The trouble with being Messianic, as many have found, is that some people take exception to the message. Alan Davies, begetter of THRASS (Teaching Handwriting, Reading and Spelling Skills) and lecturer at the Manchester Metropolitan School of Education at Crewe, has put some backs up during his crusade to get his methods accepted.
He is unapologetic. He is convinced that what he is saying is vital to improving literacy standards. And, he says, more and more people agree with him.
THRASS is not a reading scheme, Davies is quick to insist, although it is enough of a scheme for there to be a primary special needs pack already available from Collins Educational, and work is continuing on materials for early-years teachers. THRASS is a phonic method of helping children "decode": an essential part of learning to read, but not the only part. Davies believes it is a more logical and comprehensive phonic method than the traditional approach of linking one letter to one sound, the c-a-t approach.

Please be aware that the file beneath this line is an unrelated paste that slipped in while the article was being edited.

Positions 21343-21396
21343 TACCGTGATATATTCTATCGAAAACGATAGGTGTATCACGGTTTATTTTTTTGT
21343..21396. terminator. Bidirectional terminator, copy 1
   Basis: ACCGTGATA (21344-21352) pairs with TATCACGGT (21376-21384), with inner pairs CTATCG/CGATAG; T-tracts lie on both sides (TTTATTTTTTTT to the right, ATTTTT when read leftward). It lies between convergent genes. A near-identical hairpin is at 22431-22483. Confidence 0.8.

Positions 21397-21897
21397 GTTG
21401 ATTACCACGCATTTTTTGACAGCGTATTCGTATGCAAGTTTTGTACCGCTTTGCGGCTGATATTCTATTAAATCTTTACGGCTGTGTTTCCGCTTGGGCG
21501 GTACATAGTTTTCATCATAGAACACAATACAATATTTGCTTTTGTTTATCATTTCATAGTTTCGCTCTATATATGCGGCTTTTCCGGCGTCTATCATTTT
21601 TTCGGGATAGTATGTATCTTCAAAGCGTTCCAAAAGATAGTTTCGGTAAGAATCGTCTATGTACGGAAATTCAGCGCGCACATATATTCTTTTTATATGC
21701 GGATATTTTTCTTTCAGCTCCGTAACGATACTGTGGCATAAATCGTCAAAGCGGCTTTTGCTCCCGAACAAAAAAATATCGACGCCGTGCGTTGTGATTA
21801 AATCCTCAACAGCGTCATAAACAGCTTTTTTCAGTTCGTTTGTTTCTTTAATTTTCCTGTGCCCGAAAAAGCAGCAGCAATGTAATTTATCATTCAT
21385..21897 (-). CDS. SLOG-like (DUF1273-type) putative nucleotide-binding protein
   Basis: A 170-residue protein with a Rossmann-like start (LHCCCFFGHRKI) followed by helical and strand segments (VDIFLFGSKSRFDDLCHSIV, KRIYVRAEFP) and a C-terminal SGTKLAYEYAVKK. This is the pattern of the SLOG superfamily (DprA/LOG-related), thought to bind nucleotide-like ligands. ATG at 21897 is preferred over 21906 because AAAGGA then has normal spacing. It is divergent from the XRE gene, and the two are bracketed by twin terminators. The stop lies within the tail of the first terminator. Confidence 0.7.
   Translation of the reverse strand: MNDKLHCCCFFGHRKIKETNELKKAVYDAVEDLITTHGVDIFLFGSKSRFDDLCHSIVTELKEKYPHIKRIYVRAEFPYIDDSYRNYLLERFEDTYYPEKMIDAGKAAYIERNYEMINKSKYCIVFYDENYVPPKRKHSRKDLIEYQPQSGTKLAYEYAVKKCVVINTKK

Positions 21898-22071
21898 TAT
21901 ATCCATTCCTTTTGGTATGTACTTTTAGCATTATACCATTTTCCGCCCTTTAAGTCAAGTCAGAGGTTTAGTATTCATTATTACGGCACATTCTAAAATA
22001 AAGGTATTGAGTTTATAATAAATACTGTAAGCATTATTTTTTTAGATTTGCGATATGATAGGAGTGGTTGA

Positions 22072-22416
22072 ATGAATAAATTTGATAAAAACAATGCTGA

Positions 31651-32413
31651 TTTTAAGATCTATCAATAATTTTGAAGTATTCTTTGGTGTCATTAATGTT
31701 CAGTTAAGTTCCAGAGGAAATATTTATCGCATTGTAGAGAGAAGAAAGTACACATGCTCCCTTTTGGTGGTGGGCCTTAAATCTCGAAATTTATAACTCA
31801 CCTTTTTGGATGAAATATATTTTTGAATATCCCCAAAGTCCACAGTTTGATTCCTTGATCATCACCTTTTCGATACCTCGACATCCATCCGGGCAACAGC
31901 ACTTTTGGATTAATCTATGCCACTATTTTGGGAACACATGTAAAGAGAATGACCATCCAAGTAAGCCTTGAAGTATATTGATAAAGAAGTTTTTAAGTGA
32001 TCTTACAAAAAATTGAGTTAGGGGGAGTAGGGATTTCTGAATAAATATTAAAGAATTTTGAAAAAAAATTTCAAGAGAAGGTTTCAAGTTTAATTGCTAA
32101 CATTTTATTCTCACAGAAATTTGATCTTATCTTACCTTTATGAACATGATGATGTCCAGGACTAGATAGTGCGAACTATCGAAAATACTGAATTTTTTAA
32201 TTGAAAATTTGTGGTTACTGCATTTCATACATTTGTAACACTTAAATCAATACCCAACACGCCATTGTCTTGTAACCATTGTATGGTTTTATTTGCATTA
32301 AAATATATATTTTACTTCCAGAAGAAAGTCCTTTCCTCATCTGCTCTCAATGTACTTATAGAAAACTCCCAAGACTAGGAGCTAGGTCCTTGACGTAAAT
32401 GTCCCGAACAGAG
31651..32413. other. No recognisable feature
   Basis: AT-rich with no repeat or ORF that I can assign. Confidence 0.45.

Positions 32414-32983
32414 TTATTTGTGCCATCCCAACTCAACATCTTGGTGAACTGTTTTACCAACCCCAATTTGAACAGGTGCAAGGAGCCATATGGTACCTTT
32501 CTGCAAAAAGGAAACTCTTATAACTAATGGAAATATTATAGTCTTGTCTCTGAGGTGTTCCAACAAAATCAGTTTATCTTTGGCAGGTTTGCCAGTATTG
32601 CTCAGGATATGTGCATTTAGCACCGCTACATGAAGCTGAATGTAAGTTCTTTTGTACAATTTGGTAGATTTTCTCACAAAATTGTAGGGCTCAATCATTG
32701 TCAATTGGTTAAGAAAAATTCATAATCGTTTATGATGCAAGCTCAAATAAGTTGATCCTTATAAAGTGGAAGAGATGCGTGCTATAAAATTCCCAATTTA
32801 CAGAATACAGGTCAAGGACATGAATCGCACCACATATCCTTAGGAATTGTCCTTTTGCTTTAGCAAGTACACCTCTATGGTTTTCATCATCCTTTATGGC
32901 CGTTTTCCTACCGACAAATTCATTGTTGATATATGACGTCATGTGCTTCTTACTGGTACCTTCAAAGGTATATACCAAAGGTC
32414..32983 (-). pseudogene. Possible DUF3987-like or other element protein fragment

THRASS is premised on the fact that, although there are only 26 letters in the alphabet, there are 44 sounds in use in standard English. Davies says this can come as a revelation to teachers and children brought up to attach one sound to one letter, and he claims it is the key to a lot of difficulties children have when they are learning to read, write and spell English.
His approach distinguishes between letters and sounds, or phonemes, many of which can be written in a variety of ways. Take "C for cat", for example. The letter "C" has other pronunciations (ceiling, cello); and the phoneme represented by it in "cat" can be written four different ways: for instance, in book, school, sock and queen.
With a highly irregular word like "knight", there are three sounds but six letters, and "sounding out" each letter individually is likely to lead to total confusion. That, Alan Davies says, is the flaw in the one-letter, one-sound approach adopted by some teachers using "phonics".